Monday, October 30, 2023

Review: 'In the Groove: The Vinyl Record and Turntable Revolution'

Long ago declared dead, vinyl has made a zombie-like comeback in recent years that doesn't seem in danger of declining. A report on sales published in Variety just three and a half months ago provides strong support for such confidence. 

But if you're the kind of person who reads Psychobabble, you probably already know this. In fact, I'd discontinued music reviews on anything but vinyl quite a while ago and walk it like I talk it with my own music collection: I've sold off almost all of my CDs and replaced almost all of the essentials with their vinyl equivalents in a move I hope I won't regret the way I regret exchanging my original vinyl collection for a handful of magic beans back in 1990. 

Monday, October 16, 2023

Review: 'The Lyrics' by Paul McCartney (Updated Eidition)

From August 2015 to August 2020, Paul McCartney talked to poet Paul Muldoon about songs he'd written since 1956, and these talks became the basis of the 2021 book The Lyrics. In his foreword, McCartney explains that he'd been approached several times to write an autobiography, but the idea never interested him much, so this is the closest we'll probably get. In a non-linear way, it does get the job done, because the guy who wrote "Bip-Bop" and "Wild Honey Pie" often doesn't engage much with his lyrics and instead uses the various songs he discusses as pretexts to open up about The Ed Sullivan Show ("All My Loving"), Jane Asher ("And I Love Her"), the Beatles' decision to quit touring ("Honey Pie", of all things), the Rolling Stones ("I Wanna Be Your Man"), his bass playing ("She's a Woman"), his mum ("Let It Be"), his feelings about being on the receiving end of John Lennon's infamous nastiness ("Too Many People)", and quite a lot more.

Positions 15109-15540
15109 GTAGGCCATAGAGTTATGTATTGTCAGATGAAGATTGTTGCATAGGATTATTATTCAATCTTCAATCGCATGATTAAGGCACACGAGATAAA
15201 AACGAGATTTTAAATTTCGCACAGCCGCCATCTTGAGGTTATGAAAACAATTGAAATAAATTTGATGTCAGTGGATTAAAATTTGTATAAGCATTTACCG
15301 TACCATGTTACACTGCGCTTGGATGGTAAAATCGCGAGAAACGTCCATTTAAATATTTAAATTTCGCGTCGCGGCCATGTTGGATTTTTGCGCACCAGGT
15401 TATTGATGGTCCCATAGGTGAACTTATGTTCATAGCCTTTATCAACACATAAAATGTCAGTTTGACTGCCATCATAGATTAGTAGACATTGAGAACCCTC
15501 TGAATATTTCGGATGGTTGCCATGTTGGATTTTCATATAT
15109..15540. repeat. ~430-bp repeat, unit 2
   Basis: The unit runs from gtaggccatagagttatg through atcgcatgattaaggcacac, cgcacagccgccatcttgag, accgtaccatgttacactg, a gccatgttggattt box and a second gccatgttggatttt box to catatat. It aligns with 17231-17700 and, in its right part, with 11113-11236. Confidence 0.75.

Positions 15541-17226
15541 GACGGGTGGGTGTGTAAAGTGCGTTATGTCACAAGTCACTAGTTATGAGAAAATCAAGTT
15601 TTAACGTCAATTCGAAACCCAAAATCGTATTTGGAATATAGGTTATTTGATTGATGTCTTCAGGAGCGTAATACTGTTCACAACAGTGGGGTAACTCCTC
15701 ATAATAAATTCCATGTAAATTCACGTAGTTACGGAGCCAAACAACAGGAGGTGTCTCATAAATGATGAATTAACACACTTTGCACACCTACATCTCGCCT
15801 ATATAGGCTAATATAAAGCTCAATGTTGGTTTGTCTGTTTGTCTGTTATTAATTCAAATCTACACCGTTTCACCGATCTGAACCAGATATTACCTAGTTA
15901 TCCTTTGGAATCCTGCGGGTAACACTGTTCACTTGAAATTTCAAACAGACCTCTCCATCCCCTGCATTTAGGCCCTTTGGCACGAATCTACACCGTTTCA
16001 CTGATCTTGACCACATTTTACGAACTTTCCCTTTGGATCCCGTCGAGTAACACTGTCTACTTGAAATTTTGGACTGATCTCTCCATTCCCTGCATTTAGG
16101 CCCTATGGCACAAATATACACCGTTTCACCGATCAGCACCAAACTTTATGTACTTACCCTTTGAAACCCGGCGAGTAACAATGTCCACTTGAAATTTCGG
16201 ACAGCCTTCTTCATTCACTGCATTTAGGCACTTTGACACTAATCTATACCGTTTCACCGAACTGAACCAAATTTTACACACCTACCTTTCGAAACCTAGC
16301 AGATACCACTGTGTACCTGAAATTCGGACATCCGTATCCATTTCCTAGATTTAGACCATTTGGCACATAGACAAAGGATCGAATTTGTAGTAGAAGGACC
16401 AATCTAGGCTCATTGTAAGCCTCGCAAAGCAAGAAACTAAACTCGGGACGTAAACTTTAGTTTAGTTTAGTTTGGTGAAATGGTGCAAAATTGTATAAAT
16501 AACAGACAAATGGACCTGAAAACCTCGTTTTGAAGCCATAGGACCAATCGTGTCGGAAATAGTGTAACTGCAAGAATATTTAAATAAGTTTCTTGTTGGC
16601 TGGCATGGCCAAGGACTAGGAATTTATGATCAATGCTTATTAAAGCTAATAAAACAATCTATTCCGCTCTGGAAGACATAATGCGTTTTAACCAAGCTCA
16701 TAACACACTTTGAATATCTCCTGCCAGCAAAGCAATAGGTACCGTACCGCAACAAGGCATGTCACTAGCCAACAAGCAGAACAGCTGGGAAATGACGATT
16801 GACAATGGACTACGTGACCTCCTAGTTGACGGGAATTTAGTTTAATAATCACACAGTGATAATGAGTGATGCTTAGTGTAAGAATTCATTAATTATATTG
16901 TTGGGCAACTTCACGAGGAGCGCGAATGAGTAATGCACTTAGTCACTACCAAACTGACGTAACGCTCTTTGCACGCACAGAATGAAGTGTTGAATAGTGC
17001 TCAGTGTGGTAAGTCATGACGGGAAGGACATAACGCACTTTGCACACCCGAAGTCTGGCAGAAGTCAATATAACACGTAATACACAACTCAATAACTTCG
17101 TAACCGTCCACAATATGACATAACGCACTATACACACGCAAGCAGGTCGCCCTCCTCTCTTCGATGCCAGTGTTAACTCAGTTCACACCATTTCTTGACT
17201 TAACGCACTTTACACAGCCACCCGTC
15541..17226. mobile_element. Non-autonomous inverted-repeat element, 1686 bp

Monday, October 9, 2023

Review: 'Elvis Remembered'

Elvis superfan Shelly Powers chatted with ten people in Elvis's inner circle, posed for pictures with them, and assembled a bunch more vintage ones, and Elvis Remembered is the result. While this may all sound pretty superficial, and not all of Powers's questions are David Frost-quality, she's actually quite good at weaving "What's your favorite Elvis song?" level queries with more probing ones that reveal some fairly personal things about the icon. 

Saturday, October 7, 2023

Review: 'The Spice Must Flow: The Story of Dune from Cult Novels to Visionary Sci-Fi Movies'

We are living through very Duney times. The last thing I reviewed here on Psychobabble was Max Evry's oral history A Masterpiece in Disarray. The latest is Ryan Britt's The Spice Must Flow: The Story of Dune from Cult Novels to Visionary Sci-Fi Movies. This is a very different worm from Evry's hulkingly exhaustive 500-page dive into David Lynch's bizarre adaptation of Frank Herbert's sci-fi franchise. Britt delivers only half the page count but sets his blue-within-blue eyes across a more complete vista, reminding us that Lynch's film is only one stop along a hero's journey that began in the early sixties when Frank Herbert, a struggling writer with a debt to the IRS looming over his head, conceived a far off galaxy in which royal houses squabble over control of a sandy drug empire. Dune World was published as a magazine serial in 1963, fleshed out for the more pithily titled novel in 1965, and further expanded for a series of literary sequels. Then came Alejandro Jodorowsky's doomed aborted attempt to adapt it into a film, Lynch's doomed unaborted attempt to adapt it into a film, John Harrison's TV miniseries for the Sci-Fi channel, and Dennis Villeneuve's ongoing big-screen remake series.